William Eddy was one of the most effective intelligence officers in American history. During World War II, he was among the first to join the Office of Strategic Services (OSS), the nation’s first permanent espionage agency. After the war, he helped found the CIA. He was also a decorated veteran of World War I and, in civilian life, an educator, devoted husband, and father. But none of those roles really captures the true William Eddy: Above all, he was a man of God.
Eddy was born in Lebanon in 1896 to Presbyterian missionaries. Raised in the Middle East, he became fluent in Arabic and French and went to college in the United States. After earning a doctorate from Princeton, he went on to teach English at the missionary-founded American University in Cairo and later at Dartmouth. With his linguistic abilities and insider’s knowledge of the region, Eddy was recruited to the OSS by William “Wild Bill” Donovan, the founding father of modern American espionage. Eddy became America’s man in the Middle East, helping make possible the Allied invasion of North Africa in 1942. He acted as an interpreter between President Franklin D. Roosevelt and Saudi King Ibn Saud at their meeting in 1945, which established the US-Saudi alliance. Yet no matter where he was, Eddy rarely missed a Sunday service.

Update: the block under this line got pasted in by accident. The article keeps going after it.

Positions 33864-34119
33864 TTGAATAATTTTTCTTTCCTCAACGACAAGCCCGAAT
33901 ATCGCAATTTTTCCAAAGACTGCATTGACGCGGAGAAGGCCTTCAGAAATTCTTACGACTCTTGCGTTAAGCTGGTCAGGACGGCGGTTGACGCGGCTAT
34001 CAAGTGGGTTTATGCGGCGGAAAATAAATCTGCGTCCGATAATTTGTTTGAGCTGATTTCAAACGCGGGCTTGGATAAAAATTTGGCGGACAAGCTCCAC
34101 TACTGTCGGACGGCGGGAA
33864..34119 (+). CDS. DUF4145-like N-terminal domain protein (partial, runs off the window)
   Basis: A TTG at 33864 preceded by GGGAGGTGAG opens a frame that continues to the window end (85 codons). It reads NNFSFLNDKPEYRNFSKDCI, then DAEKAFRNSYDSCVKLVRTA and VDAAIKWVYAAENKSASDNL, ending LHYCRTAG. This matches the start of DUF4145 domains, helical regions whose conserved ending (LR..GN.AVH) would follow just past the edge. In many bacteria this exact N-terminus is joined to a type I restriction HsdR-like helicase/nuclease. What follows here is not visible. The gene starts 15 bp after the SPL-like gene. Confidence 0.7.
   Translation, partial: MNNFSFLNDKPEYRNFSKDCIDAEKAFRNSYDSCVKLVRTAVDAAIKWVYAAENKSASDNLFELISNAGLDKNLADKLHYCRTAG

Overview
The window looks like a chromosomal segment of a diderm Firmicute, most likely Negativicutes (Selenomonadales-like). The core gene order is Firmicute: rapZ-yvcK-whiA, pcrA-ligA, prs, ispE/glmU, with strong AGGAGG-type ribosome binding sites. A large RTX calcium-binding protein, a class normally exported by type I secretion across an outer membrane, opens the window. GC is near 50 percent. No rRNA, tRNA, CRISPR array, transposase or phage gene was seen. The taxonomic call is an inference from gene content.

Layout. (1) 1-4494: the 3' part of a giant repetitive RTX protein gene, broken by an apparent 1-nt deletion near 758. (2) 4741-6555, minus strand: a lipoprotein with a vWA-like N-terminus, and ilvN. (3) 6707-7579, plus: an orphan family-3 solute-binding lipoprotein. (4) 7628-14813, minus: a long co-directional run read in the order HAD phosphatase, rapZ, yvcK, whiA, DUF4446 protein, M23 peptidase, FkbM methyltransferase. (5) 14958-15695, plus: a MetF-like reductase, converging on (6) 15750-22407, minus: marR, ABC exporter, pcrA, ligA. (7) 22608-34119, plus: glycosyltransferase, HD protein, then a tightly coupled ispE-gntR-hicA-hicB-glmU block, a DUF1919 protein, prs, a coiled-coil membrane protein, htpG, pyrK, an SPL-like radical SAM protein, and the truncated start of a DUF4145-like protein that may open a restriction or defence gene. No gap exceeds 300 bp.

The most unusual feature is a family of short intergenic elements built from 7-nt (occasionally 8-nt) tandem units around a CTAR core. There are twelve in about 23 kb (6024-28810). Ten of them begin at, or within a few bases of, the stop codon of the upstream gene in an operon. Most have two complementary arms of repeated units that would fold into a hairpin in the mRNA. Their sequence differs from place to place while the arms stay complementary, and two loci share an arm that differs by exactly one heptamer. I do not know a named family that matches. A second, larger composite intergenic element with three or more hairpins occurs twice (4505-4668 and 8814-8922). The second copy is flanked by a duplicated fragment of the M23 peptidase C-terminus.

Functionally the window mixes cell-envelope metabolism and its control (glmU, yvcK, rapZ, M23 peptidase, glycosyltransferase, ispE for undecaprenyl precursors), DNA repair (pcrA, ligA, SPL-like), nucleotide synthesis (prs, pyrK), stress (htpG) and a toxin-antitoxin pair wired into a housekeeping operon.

Eddy’s remarkable career—part missionary, part spy—might seem unusual, but as Matthew Avery Sutton shows in his magnificent new book, Double Crossed: The Missionaries Who Spied for the United States During the Second World War, it was anything but. The wartime role of American missionaries has largely faded from memory, but Sutton’s entertaining and insightful narrative recovers it in full. ...1
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